Herald-Leader. The study, conducted by America's Research Group (whose
founder Britt Beemer coauthored a book with Answers in Genesis's Ken
Ham), is reportedly 10,000 pages in length, with a 200-page executive
summary. "When someone asks me to do one of these studies, I'm
thorough," Beemer told the newspaper, explaining that his firm
conducted extensive telephone interviews with one thousand people
across the country.

A further controversy over Ark Encounters centers on whether the park
would be able to discriminate on the basis of religion in hiring if it
receives the state incentives. Answers in Genesis already requires its
employees to endorse its statement of faith. Governor Beshear told the
Louisville Courier-Journal (December 9, 2010), "We’re going to require
that anybody that we deal with is going to obey all of the laws on
hiring and not discriminate on hiring." But a consultant for the
project told the conservative Christian on-line news source OneNewsNow
(December 15, 2010), "There will be positions that will require Bible
knowledge because ... we have certain things in there that are
requiring biblical knowledge," raising the question -- broached in
Cain, Kline, and Johnson's op-ed -- of who is to decide what
constitutes genuine understanding of the Bible.

For the 12/1/2010 story in the Louisville Courier-Journal, visit:$250+million+impact 

For the op-ed in the Lexington Herald-Leader, visit: 

For the 12/20/2010 story in the Lexington Herald-Leader, visit: 

For the 12/18/2010 story in the Lexington Herald-Leader, visit: 

For the 12/9/2010 story in the Louisville Courier-Journal, visit: 

For the story at OneNewsNow, visit: 

And for NCSE's previous coverage of events in Kentucky, visit: 


The Philadelphia Inquirer (December 20, 2010) commemorated the fifth
anniversary of the verdict in Kitzmiller v. Dover, the case
establishing the unconstitutionality of teaching "intelligent design"
in the public schools, with a review of the trial and its
consequences. NCSE's executive director Eugenie C. Scott told the
paper, "We're not fighting Dovers in every fifth school district in
the country ... Dover seriously put the brakes on the
intelligent-design movement." But as Michael Berkman, coauthor with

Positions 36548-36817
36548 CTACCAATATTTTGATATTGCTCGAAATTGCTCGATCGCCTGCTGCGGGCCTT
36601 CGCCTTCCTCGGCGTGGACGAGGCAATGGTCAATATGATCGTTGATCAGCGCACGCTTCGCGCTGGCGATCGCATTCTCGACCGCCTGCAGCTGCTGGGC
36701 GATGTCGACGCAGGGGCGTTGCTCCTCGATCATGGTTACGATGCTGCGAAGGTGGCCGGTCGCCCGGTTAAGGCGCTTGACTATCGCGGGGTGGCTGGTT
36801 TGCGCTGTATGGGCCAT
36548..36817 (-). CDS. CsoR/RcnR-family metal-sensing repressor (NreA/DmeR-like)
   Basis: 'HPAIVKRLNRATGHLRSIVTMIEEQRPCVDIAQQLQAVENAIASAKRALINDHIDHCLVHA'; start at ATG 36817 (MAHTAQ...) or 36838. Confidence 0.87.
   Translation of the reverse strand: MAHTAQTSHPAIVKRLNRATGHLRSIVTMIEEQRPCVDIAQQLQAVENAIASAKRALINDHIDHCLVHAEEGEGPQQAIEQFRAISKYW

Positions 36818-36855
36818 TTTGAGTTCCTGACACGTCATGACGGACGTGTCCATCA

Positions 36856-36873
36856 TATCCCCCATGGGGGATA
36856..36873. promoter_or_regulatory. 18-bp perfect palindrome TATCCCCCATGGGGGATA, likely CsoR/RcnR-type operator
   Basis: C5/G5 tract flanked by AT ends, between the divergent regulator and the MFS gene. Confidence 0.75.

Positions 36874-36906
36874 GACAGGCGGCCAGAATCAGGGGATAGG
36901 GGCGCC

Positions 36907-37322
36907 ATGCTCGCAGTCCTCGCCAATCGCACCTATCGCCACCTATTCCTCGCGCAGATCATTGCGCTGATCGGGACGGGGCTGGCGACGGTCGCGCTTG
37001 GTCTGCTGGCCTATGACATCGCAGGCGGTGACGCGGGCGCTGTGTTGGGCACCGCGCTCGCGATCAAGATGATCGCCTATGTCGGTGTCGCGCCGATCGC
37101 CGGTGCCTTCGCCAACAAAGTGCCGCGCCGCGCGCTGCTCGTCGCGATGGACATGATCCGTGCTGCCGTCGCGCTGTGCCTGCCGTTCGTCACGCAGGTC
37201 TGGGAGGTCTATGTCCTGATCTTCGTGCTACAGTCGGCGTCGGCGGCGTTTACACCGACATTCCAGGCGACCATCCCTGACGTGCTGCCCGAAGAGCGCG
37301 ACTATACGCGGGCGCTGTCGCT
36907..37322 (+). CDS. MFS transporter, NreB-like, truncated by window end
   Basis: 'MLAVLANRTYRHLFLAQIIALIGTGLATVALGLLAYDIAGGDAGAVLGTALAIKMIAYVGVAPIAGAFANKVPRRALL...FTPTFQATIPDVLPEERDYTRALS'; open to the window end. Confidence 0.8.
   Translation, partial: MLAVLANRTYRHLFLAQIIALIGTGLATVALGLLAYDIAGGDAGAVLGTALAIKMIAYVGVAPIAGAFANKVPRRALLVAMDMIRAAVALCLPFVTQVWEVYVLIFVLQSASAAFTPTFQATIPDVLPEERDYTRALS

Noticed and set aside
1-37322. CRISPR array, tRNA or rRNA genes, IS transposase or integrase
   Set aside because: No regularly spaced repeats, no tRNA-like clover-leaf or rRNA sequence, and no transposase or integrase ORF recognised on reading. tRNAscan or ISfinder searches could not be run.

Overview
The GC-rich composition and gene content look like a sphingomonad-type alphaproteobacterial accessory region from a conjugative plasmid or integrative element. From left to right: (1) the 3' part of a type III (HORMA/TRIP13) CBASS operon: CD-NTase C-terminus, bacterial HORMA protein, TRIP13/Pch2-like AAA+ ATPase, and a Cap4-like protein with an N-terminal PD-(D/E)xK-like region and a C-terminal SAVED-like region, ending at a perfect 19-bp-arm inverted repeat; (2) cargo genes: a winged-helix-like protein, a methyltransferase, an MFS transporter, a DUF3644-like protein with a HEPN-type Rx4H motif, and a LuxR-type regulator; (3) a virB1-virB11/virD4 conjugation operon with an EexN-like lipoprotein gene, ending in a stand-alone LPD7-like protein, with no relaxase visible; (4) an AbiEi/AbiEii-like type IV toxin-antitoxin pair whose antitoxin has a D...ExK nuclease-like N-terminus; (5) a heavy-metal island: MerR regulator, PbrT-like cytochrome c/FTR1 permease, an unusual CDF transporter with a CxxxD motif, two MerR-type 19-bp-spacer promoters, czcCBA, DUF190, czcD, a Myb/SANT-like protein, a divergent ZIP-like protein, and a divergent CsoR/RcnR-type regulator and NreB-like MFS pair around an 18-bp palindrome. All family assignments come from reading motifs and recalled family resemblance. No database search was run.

Eric Plutzer of Evolution, Creationism, and the Battle to Control
America's Classrooms (Cambridge University Press, 2010), explained,
"the movement always adapts to the court cases and calls it something

As a case in point, Scott cited Louisiana, where creationist attacks
on the treatment of evolution in biology -- in the guise of calls for
"critical analysis" — were recently rebuffed by the state board of
elementary and secondary education. Kenneth R. Miller, a Supporter of
NCSE who testified in the Kitzmiller trial, told the Inquirer that
"the forms of 'critical analysis' promoted by the Louisiana Family
Forum are actually a series of baseless arguments against evolution
that have been repeatedly discredited by the scientific community."
(Barbara Forrest reflects on the importance of the Kitzmiller case to
the ongoing situation in Louisiana in a December 20, 2010, post on the
Louisiana Coalition for Science's blog.)

"Evolution also suffers in the classroom, according to Berkman's
survey, because many teachers are timid, may undermine the science, or
may not present evolution thoroughly," the story explained, quoting
Scott as observing, "Too many biology teachers skip evolution, give
one lecture, or leave it till the end." Eric Rothschild, a Pepper
Hamilton attorney who represented the plaintiffs in Kitzmiller,
commented, "I often think about what would have happened if we hadn't
won," adding, "We would have seen dozens, if not hundreds, of schools
adopt intelligent design." Instead, the decision served to encourage
teachers -- like Dover's Jennifer Miller, according to the York